Warren worth a wager

  • By: Ben Coley
  • Last Updated: July 17 2014, 12:29 BST

Ben Coley picks out his best bets for day one at the Open with Marc Warren a strong three-ball fancy.

Marc Warren: Looks a banker on day one
Marc Warren: Looks a banker on day one

There are two ways I like to play three-balls, generally speaking. One is to find a particularly weak match in which my fancy may only need to shoot 75 to win; the other is to find favourities who are opposable.

We'll start with the first method which leads me to Marc Warren, who looks banker material against Peter Uihlein and John Singleton (1032 BST).

Warren will have to put last week's disappointment behind him, but the best place to do that is surely golf's oldest major and I expect he'll be fully prepared for what lies ahead.

In truth, he didn't do a great deal wrong at Royal Aberdeen and solo third represents a good week's work, and confirmation that his game is in fine shape ahead of his second start in the Open.

Last year he missed the cut at Muirfield but an opening round of 72 was perfectly solid and I have to believe that anything in that region will suffice here.

The reason for that is the strength of the opposition.

A year ago, Uihlein would've been favourite for this but his form this season is nothing short of appalling. The American has failed to make the weekend in each of his last 10 starts and while his main struggles have come in round two, he's clearly lacking in confidence and if he breaks par I'll be very surprised.

Singleton's story is approaching fairytale stuff but that's for other pages. For our purposes, we're talking about an amateur golfer who admits that the players he's competing with this week do things "1,000 times better" than him.

A factory worker by day who has no pretensions as to a career in golf, his place in the field is part of what makes the Open charming but to us he helps to add a little more juice to the Warren price.

Odds-on in a three-ball won't do for some, but for me Warren should be close to 1/2 so there's plenty of value left for the heavy-hitters.

However, for those wishing to stake smaller I suggest adding Pablo Larrazabal to beat Scott Stallings and Bryden MacPherson (1210).

The Spaniard is enjoying a superb year which started with victory over Rory McIlroy and Phil Mickelson in Abu Dhabi.

More recently, he finished 11th in Scotland and eighth in Germany and the putting woes which frustrated him in 2013 appear to have gone.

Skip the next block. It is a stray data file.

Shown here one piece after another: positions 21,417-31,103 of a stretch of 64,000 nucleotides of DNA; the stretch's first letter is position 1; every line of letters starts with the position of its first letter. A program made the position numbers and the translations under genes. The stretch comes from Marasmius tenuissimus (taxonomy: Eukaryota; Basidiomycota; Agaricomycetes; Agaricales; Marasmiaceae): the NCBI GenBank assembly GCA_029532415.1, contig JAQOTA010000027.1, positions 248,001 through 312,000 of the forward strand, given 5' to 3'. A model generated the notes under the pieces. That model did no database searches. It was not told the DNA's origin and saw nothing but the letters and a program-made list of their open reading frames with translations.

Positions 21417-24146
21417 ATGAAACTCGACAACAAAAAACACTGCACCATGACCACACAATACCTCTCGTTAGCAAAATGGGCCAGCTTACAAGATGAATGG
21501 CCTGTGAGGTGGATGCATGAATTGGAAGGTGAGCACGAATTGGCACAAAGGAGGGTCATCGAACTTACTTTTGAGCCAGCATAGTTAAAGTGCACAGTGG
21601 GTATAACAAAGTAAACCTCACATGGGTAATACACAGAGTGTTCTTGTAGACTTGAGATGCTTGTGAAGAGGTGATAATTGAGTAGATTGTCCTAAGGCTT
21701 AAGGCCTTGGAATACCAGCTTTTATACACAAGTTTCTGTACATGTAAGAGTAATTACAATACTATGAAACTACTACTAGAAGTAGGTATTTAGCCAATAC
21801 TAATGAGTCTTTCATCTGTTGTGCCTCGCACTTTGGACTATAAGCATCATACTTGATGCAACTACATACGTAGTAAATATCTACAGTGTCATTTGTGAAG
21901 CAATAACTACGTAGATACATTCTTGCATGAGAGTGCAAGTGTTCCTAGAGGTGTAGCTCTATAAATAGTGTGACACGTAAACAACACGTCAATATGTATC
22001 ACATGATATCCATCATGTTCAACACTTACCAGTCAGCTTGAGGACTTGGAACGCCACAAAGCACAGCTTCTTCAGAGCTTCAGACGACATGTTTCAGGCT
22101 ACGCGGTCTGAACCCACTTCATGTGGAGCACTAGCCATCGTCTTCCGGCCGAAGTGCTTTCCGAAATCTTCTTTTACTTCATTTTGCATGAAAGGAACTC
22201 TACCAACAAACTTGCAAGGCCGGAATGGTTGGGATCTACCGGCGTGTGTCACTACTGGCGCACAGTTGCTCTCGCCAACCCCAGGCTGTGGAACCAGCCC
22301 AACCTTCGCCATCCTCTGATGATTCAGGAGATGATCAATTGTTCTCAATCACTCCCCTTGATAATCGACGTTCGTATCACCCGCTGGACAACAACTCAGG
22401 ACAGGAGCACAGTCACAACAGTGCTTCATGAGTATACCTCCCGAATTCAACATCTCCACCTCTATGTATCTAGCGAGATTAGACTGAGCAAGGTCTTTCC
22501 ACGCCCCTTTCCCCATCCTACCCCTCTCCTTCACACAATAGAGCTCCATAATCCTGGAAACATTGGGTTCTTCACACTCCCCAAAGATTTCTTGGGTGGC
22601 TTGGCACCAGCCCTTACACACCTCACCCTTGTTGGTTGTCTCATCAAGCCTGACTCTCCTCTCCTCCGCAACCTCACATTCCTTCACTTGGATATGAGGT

In terms of his Open record, he's made the cut in three of just four starts so it's solid without being spectacular, but the feeling is he's only now beginning to come of age as a professional golfer and this might be a good opportunity for him to bag a top-20 finish or thereabouts.

Stallings is similar to Larrazabal in some respects, in that he's a reliable player in contention but is prone to severe dips in form. I'd certainly put him in the 'hard to predict' category but last year's missed cut at Muirfield, which came via rounds of 76 and 78, suggests he's very much up against it here.

MacPherson made the field with a fourth-placed finish in the Australian Open last December but on all known form, including a missed cut on his debut in this event, he's going to find things difficult

Canada's David Hearn only got into the field on Tuesday and he's one odds-on favourite I'd look to oppose.

He gets the honour of playing with former Open champions Sir Nick Faldo and Todd Hamilton (1010), and it's the latter who interests me at 11/4.

Hamilton's victory in this event goes down as one of those things which happen in golf that's impossible to explain.

However, while he's done little in the decade since he lifted the Claret Jug, there are one or two signs that he could be capable of shooting something under-par, which would make 11/4 look very decent indeed.

For starters, he did so last year at Muirfield with an opening 69, while back in 2006 he started 72-71 here before fading on the weekend.

Just last week he opened up with an exceptional round of 64 in the John Deere Classic, seven shots better than Hearn, and unlike the Canadian he did so knowing next stop was the Open.

Hearn is without question the most able of these three but he's nowhere near the top of the game and this will be his first experience of the Open. With a less-than-perfect preparation for this test, it's worth taking him on to small stakes.

  • Posted at 1435 BST on 16/07/2014.